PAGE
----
FOV is one of very few funds specialising in this area and will back 25-30 seed and pre-seed stage metaverse startups.
David Haynes, one of the founding team at music streaming company Soundcloud, has teamed up with Petri Rajahalme, an XR industry veteran, to launch a €25m fund specialising in metaverse investments.
FOV Ventures, which has so far secured €16.5m of its €25m target, is looking to back some 25-30 metaverse startups at the seed and pre-seed stage. The metaverse, an immersive shared virtual world where people gather to play games, socialise and work, has been tipped as the next big thing.
Interest around the metaverse has spiked since last year when Mark Zuckerberg declared it would be the future direction for Meta (renamed from Facebook for that very reason) while Epic, maker of the online multiplayer game Fortnite, raised a $1bn funding round. While many VCs have said they want to invest in metaverse technology, there are still few specialist funds on either side of the Atlantic.
“We’ve been looking at this for five or six years — we started talking about the metaverse as spatial computing, and investors didn’t understand what that meant,” Haynes tells Sifted. “All of a sudden in Q3 and Q4 of last year, everyone including CNN was covering it, and Mark Zuckerberg renamed his entire company to Meta, it obviously helped a lot.”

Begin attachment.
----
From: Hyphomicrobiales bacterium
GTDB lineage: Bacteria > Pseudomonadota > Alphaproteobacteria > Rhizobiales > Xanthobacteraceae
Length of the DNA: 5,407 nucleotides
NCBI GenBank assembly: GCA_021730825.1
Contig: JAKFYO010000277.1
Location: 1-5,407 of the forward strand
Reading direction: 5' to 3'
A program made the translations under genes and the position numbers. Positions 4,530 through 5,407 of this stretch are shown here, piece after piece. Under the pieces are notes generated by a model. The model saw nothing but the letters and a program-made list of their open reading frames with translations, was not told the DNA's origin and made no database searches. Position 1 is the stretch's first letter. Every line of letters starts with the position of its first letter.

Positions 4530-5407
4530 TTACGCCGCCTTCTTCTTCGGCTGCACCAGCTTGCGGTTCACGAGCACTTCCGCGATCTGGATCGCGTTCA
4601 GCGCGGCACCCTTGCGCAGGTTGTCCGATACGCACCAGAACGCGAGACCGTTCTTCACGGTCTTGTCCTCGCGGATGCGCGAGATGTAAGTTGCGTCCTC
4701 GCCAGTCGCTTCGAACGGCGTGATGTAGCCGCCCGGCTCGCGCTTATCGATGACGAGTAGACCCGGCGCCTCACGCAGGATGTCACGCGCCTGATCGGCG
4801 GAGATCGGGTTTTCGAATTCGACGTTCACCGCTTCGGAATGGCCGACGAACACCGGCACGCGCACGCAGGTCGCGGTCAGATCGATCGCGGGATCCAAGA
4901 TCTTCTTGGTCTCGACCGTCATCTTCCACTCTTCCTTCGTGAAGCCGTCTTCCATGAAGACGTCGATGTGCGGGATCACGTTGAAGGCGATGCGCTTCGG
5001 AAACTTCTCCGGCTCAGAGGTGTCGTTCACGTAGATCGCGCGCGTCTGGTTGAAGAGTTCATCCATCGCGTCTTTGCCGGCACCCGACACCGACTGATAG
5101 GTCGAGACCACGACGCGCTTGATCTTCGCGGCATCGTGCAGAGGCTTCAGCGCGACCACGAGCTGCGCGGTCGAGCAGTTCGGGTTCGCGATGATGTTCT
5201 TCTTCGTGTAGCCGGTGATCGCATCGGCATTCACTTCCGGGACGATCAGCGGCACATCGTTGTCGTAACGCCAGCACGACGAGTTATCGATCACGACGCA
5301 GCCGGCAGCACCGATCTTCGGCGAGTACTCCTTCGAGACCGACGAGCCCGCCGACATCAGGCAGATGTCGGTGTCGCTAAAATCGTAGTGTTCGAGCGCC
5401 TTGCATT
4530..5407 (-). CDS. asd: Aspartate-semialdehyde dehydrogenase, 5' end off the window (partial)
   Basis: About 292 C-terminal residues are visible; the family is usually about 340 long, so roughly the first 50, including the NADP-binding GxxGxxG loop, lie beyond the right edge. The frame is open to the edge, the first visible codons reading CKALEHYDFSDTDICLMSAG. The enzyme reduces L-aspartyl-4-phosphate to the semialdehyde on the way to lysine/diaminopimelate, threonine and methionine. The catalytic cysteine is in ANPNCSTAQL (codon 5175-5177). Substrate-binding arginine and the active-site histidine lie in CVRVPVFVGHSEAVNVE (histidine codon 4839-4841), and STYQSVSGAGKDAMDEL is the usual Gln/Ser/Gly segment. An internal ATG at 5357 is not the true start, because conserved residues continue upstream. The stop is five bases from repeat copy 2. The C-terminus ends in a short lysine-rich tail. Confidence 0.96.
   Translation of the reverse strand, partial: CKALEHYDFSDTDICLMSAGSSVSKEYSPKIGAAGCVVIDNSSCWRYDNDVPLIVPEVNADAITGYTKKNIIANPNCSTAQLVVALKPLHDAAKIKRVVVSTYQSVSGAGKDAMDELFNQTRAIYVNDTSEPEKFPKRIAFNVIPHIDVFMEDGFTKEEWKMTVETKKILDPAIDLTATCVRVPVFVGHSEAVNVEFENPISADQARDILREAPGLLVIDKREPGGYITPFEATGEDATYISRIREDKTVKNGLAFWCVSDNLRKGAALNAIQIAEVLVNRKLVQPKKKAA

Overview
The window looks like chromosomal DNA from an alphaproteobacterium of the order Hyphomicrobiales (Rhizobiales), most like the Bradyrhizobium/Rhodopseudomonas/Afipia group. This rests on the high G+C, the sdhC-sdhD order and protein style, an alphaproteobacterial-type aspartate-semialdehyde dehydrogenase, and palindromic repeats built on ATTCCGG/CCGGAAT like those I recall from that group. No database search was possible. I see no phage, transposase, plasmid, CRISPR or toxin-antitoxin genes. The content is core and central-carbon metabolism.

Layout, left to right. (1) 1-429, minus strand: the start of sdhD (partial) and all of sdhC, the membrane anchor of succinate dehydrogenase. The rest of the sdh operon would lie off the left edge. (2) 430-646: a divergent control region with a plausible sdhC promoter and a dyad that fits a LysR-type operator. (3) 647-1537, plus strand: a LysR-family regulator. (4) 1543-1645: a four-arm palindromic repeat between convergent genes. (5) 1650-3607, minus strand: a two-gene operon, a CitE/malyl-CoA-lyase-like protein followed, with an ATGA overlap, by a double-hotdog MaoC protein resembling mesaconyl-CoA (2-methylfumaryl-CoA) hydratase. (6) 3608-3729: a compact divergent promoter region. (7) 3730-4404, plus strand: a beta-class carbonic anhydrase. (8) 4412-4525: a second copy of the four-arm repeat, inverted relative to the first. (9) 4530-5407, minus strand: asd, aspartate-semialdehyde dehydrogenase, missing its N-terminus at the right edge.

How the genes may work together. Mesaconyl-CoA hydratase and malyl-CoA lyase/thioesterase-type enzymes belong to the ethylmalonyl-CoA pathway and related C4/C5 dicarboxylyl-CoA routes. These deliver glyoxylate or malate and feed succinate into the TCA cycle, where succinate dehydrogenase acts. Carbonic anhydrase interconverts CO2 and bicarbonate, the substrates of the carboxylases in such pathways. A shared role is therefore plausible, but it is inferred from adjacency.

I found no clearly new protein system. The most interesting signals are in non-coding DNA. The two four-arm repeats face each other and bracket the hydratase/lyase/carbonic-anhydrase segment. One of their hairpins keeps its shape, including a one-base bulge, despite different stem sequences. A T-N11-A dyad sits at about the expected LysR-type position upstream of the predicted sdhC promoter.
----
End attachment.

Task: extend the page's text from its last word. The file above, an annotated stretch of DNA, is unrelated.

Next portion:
The limited partners backing the fund are a mix of larger institutions, family offices, VCs wanting exposure to the metaverse and individual investors who have made their money in the gaming industry, Rajahalme and Haynes say.
The fund will be one of just a handful in Europe to be explicitly focused on metaverse investments. Luxembourg-based Hiro Capital recently announced a $340m to invest in seed and early rounds in categories like esports, creator platforms and the metaverse.
FOV’s €25m fund is relatively modest, but Haynes said a specialist investor could do a lot with a smaller sum.
FOV will invest in three different types of metaverse companies: those that are creating games and experiences in the metaverse, including NFTs, digital fashion, shopping and concerts. So-called “camera commerce” — using augmented reality as part of the shopping experience — is expected to influence some $36bn worth of retail purchases by 2024, according to a report by ARtilery Intelligence, an AR research group. FOV has already started making small investments in virtual fashion and NFT goods marketplaces.
They are also looking at startups in the enterprise metaverse — either virtual meetings or digital twins for factories. Satya Nadella has made this a key focus for Microsoft, and there will be opportunities for European companies providing tools for meetings, training and factories. The third area for investment will be startups creating the “tools” for the metaverse: the platforms, avatars, sound effects and backdrops.
FOV will not invest in cryptocurrencies and NFTs — although these are seen by some people as an essential building block of the metaverse.
Haynes and Rajahalme acknowledge that the hype surrounding the metaverse has its pros and cons. On the one hand, it has made it easier for them to raise their fund. But heightened expectations could also mean disappointment. One of the biggest risks, Haynes says, is timing.
“It’s knowing which are the areas that are going to happen immediately versus those that will take longer to play out. We’d invest in a developer tool for people to build AR experiences, but we probably wouldn’t invest in a company that really relied on consumer AR glasses to come to the market.”